By Eugenia Liu and Shanshan Du
IC design has emerged as the largest semiconductor sector in China, with 2017 revenues of $31.9 billion generated by about 1,380 companies. At the same time, China’s fabless segment has risen to third in global rankings with about one-tenth of worldwide sales.
Most of China’s fabless segment produces the logic chips that are key to defense, telecommunications, finance and other industries important to the region’s national security interests and its independence from U.S. and other international suppliers. Investment in fabless logic continues to be the top priority in China’s Phase 2 investment. In mobile, China made meaningful progress through HiSilicon and Spreadtrum, both fabless design houses.
In 2017, HiSilicon and UNISOC (formerly Spreadtrum), China’s two largest domestic IC design companies, were ranked in the global top 10 of fabless companies, though most Chinese IC design companies are small, with revenues under $1 million. Working with domestic smartphone makers, both companies have carved out a strong presence in logic and, in particular, the communications and application processors that power data centers and Internet of Things (IoT).
Despite their rapid rise, China’s AI accelerators and cryptocurrency ASIC suppliers have yet to appear in China’s top 10. However, we expect their aggressive roadmaps and early adoption of leading-edge process technologies to propel them into the top 10 in the near future.
As illustrated in the figure below, an examination of the competitiveness of China’s semiconductor segments reveals that the close proximity of China’s fabless companies to the region’s electronic systems makers plays to their advantage, though access to IP and leading-edge process technologies is a barrier to their growth in the near term. A key barrier to China’s foundries is their limited ability to develop leading-edge process technologies and strategic relationships with top international fabless companies.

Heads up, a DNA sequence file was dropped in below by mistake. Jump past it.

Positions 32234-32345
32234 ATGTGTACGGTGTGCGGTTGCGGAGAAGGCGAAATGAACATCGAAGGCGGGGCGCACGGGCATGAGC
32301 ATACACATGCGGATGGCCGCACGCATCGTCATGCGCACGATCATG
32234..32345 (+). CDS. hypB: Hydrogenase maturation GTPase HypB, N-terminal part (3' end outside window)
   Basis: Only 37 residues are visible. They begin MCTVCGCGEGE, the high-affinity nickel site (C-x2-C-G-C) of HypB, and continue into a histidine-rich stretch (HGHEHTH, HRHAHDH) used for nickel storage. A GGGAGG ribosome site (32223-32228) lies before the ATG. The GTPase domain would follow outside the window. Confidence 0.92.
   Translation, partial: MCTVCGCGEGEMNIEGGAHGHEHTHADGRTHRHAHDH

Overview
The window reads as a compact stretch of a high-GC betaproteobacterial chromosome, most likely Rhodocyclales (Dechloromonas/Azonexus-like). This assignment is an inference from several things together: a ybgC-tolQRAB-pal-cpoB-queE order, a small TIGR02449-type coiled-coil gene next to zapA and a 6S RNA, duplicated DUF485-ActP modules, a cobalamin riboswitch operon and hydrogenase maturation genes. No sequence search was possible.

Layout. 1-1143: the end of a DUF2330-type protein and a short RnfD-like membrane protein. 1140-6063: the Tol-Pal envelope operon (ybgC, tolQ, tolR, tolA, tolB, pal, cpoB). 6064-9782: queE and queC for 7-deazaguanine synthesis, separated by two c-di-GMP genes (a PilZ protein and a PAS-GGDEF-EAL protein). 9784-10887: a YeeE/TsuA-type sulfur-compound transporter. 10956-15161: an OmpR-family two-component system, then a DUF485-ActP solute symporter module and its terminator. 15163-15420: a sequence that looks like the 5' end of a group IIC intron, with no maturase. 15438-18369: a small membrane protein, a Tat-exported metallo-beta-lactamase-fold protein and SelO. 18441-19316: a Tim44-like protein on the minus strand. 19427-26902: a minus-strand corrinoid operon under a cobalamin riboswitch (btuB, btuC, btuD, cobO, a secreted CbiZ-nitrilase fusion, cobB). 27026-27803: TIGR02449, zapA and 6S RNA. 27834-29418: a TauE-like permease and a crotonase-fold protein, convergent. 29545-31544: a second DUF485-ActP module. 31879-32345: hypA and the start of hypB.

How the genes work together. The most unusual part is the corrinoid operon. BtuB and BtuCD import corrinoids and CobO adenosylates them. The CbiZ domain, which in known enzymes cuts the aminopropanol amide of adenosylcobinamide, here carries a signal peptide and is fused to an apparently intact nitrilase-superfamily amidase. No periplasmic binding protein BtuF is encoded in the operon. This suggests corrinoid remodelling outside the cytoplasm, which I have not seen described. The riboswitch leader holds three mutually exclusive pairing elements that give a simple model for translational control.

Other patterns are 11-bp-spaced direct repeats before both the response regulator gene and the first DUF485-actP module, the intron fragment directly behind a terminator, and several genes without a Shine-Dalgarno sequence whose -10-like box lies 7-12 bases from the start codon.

Most leading international fabless companies rely on customer-owned tooling (COT) and design tools for design. As the approach takes time to develop, it will not support China’s aggressive goal and timeline to independently meet domestic IC demand. Instead, China has been disciplined in executing its strategy to acquire valuable IP and leading-edge technologies by aggressively partnering with international fabless design leaders and pursuing deals with market leaders and laggards. The initial entry point for Chinese fabless companies was the low-margin consumer applications dominated by Chinese suppliers, giving them considerable control over demand. In addition, Chinese companies have aggressively hired top talent from abroad and grown the skills of its engineering workforce to sustain innovation. China will likely free itself from its reliance on non-Chinese developed manufacturing process technology and EDA design tools.
China’s semiconductor design growth, concentrated in the Pearl River Delta (see figure below), is fueled by national and local investment programs.
SEMI August 2018
The Pearl River Delta, which includes Xiamen, Quanzhou and Shenzhen, is establishing itself as China’s IC design, system and application hub. Domestic and international companies are eligible for investment provided they are established or investing in one of the four regionshat are home to various sectors of the electronics and semiconductor supply chain. Access to large investment funds, coupled with China’s infrastructure build-out, is a strong supporting force to drive the growth of top-tier domestic fabless companies. For its part, the Phase 2 of China’s National Investment Fund targets investments of RMB 150 – 200 billion ($23 billion – $30 billion) in IC design. The growing domestic consumer base and infrastructure investment will drive opportunities for China’s fabless companies over the next decade.
To learn more about the latest development on China IC Industry, and get a sample of the, visit .
covers the rise of China’s IC industry, national and local government policies, public and private funding, and their implications for China’s IC supply chain. The report also compares key domestic companies and their international peers segment by segment.
Eugenia Liu is a senior product marketing manager at SEMI. Shanshan Du is chief analyst and program director at SEMI China.